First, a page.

Yesterday afternoon I attended the Institute of Design’s Strategy Workshop. It was their first attempt at trying to bring their design+strategy message to people outside of Chicago. They had expected about 30 people to register. They sold out at 100, and who knows how many more would have come.
The top draw was probably the panelists–Rob Forbes from Design Within Reach, Bill Hill from MetaDesign, Clement Mok, and Peter Coughlan from IDEO. These are some pretty heavy hitters, and $100 bucks isn’t a lot to get some wisdom from them.
I didn’t take any notes until Clement spoke, which was too bad, because before him, Rob and Bill spoke. Rob mostly talked about how he considers the operational development of his retail business a case study in design — fair enough, but not all that meaningful to me. Bill, well, I can’t remember what he talked about. I just remember thinking, “Wow. Meta is a dinosaur. They’re still coasting on laurels earned in the 80s. What have they done for me recently?” I mean, they’re still an excellent graphic design shop, but it’s not clear that they are much more than that. They’re definitely *not* advancing the dialogue in any meaningful way.
Clement talked about his experience as president of AIGA and, more recently, his return to Sapient in trying to help them put together a(nother) design practice. Clement, being Clement, thinks in models, and presented two.
The first was a 2×2 of what design can impact and what folks are interested in…
So, when it comes to artifacts, practitioners are about best practices, and management is about ROI. And when it comes to intellectual property, and other intangible value, practitioners are developing new methods, while managers are seeking foresight.
And the thing is, the process of design is kind of this shapeless mass that touches all of these things…
And Clement feels that the messiness of design is frustrating for folks, and there is an opportunity for bringing clarity to the process.
Clement’s second model was even more obtuse…
If I understand it correctly, Clement is simply saying that design adds greater value in the long term by being applied to the HOW of business (practices and process), whereas being applied to the WHAT of business (products) ends up having limited value as those products become commoditized.
I don’t know if I share Clement’s perspective, but there it is.
Peter Coughlan discussed his work heading up the transformation practice at IDEO, where, basically, companies come to learn how to be innovative, the IDEO way. It’s all about designing business. They lead them through rapid processes, breaking down organizational silos, towards developing products, and then ask them — okay, what will it take for you guys to get there?
Peter talked a lot about co-creation with the client… How the model has shifted away from designers being given requirements, going away for three months, and returning with The Solution, and toward having clients and designers working together to solve problems. (This was gratifying to hear, if only because this is what we’ve been doing at Adaptive Path for 4 years…)
Peter identified three stages in working with companies to behave innovatively:
1st Stage: Proof of process
It takes companies a while to “trust the process,” particularly because IDEO’s process seems so simple.
2nd Stage: Checking what worked, what didn’t
Throughout the process, you take good notes, figure out where the shortcomings were, and correct from there.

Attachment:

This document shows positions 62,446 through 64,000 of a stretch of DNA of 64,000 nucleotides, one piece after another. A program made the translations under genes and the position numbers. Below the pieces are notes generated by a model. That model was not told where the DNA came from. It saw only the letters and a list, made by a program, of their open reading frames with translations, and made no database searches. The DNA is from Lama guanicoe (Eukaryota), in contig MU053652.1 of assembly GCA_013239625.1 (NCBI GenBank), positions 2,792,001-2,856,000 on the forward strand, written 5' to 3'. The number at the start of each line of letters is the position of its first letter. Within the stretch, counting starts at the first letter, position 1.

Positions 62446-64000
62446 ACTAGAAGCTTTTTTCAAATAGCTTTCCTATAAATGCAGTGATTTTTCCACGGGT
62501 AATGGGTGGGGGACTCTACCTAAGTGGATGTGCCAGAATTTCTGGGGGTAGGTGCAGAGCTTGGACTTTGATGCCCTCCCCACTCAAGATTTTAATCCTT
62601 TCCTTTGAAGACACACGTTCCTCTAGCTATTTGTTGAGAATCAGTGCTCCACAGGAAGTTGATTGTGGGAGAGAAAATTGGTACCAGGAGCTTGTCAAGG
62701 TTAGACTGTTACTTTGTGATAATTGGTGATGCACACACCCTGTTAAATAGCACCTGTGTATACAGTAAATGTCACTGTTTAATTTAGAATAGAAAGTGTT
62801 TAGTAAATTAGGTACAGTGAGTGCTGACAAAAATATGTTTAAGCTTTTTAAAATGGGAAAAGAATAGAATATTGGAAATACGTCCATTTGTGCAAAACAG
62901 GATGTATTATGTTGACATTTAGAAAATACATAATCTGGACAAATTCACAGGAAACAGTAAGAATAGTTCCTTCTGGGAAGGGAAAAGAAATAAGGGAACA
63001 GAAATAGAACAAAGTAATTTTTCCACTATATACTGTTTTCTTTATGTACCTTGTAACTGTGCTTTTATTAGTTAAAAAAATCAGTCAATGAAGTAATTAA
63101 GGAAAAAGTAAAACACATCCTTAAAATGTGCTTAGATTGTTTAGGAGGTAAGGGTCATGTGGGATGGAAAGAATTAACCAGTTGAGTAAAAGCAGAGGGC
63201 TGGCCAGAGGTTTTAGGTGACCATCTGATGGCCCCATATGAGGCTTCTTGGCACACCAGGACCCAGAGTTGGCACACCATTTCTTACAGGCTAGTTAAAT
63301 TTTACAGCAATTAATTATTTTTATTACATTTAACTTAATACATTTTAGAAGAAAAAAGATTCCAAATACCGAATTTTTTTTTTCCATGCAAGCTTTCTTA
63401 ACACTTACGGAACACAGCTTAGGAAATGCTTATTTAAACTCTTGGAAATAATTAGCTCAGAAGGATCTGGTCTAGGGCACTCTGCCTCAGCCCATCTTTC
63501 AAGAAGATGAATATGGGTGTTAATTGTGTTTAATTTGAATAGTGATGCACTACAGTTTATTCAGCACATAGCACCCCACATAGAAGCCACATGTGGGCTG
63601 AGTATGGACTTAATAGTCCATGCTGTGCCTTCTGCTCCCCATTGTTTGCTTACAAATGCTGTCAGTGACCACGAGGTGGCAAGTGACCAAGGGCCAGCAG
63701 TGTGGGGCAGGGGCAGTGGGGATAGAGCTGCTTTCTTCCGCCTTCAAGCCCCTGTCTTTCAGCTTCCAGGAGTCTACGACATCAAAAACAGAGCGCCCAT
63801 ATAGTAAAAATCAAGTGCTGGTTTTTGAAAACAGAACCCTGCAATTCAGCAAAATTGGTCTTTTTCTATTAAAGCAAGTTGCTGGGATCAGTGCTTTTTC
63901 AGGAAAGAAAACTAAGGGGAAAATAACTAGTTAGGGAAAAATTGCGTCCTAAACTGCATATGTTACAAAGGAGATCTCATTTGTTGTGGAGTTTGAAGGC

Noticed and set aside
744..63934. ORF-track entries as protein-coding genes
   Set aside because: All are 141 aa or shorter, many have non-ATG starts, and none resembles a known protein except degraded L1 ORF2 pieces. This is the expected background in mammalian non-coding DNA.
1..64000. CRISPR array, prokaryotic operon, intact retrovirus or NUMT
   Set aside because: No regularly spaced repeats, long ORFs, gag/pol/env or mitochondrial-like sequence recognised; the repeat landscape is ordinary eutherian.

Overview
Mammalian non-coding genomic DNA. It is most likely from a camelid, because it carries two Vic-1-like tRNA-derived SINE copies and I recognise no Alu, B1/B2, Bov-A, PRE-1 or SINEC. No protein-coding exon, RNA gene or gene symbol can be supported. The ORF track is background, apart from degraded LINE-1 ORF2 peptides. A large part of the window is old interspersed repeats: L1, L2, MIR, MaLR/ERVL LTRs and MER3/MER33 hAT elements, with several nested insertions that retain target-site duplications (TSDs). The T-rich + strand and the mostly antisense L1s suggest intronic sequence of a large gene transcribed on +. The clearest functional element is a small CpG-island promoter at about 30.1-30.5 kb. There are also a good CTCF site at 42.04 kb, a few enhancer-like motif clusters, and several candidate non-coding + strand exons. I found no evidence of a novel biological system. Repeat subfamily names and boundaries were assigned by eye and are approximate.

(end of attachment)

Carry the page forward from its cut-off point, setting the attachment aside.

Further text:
3rd Stage: Figure out how to replicate
Once you’re fairly confident you’ve figured out how to be innovative within this org, you replicate it throughout the company.
The challenges Peter outlined in getting this to work included:
- Fear of open-ended process
Clients want to KNOW what the results will be. Which, of course, goes against a truly exploratory process. Or they’re afraid that the process will get them nothing.
- Coming in without answers, just a process
Typically this kind of organizational change is practiced by management consultants, who come in with answers. IDEO just comes in with process. Clients who are expecting answers right away get antsy.
- Cultural fit with clients — creating a space for success
Designers at IDEO simply behave differently then the folks at their clients’ offices, and it can take a while for everyone to come together.
Peter’s group is definitely in the vanguard of what is happening in design practice, and, in contrast to Meta, IDEO is definitely maintaining, if not growing, its position in the dialogue.
What I Took Away From This All
Much like William Goldman said about Hollywood, nobody knows anything. During the presentations, and then in the lengthy discussion within the audience that occurred afterward, it was surprising how little felt resolved.
The discussion, fundamentally, was not about design. At least, not “design” as it is commonly considered. The problem with getting a bunch of designers in a room is that their first impulse is to design their way out of a situation. However, not every problem warrants design. Design is a powerful approach, a powerful tool, but it’s not the only one. The context of the discussion very quickly became bigger than “design,” but that was never really recognized. I would have loved to see this discussion happen where no one in the room is allowed to use the word “design.”
There’s a super strong desire among designers to be able to talk to executives. Many are chasing after the upper reaches of the org chart. In my experience, senior executives are some of the last people you want to talk to directly — instead of being the foresightful vision-holders we expect them to be, they are often unable to get past the minutiae of “where should the search box go?”
There’s a burning need in the Bay Area to talk about these issues at a sophisticated level.